As anticipated by most observers, liberal globalist Emmanuel Macron and populist nationalist Marine Le Pen were selected by French voters to move on to round two in France’s presidential election, scheduled for May 7th. For the first time in the 59-year history of the French Fifth Republic neither of the country’s two main parties, the Socialists and the Republicans, made the second round of presidential balloting. Either the socialists or the center right have run France since the 1950s, but with this election the old model has been shattered.
When the two-round system was created, it was expected that the main candidates of right and left would get around 30% in round one, and then rally satellite parties to their side for the run-off. But this time there were four candidates — with four very different versions of what to do next — all split nearly evenly at around 20%, so whoever is elected will be a minority candidate. The latest figures from the French Interior Ministry have Macron at 24%, Le Pen at 21.3%, while conservative François Fillon missed the runoff at 20%, Left-wing Jean-Luc Melenchon at 19.6% and Socialist Benoît Hamon at a paltry 6.4%.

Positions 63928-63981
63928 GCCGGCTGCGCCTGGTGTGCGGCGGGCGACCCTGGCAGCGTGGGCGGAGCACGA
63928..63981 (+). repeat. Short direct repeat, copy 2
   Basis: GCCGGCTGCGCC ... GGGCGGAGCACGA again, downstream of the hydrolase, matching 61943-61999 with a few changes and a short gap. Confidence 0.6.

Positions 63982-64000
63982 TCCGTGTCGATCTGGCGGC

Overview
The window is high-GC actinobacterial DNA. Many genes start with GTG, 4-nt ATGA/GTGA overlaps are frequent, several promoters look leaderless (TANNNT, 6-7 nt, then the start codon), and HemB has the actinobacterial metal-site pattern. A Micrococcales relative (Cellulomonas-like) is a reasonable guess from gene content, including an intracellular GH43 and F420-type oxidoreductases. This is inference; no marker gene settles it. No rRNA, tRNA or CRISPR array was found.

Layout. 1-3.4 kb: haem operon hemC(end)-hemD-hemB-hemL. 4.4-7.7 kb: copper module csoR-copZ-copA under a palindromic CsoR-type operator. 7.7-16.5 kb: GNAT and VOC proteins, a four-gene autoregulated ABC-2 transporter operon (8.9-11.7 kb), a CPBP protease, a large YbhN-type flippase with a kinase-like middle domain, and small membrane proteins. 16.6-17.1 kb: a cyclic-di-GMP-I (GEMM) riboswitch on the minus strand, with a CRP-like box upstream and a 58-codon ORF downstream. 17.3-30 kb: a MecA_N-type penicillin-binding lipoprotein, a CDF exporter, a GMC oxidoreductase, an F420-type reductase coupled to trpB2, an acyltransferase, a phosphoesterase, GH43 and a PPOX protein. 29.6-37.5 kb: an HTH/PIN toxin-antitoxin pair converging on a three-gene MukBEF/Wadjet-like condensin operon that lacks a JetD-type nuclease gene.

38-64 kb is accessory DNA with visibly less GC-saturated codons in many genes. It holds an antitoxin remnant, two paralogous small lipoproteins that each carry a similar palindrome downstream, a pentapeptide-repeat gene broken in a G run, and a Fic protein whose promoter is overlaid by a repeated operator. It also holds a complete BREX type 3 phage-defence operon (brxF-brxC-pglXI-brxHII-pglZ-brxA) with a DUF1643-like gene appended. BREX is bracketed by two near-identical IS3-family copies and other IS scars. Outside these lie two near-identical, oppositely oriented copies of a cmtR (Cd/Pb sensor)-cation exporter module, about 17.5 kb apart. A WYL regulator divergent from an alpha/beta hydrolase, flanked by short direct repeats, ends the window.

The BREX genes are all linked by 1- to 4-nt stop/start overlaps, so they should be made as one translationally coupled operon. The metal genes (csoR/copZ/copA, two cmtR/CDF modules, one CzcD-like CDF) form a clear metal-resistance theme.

By all accounts Macron, is likely to pick up the most votes in the runoff and will almost certainly become the next president. Marine Le Pen will fight a hard campaign, and her totals will rise, but it is almost inconceivable that she will win, according to the French and International press. Apart from this speculation, what conclusions can be drawn thus far? Read more »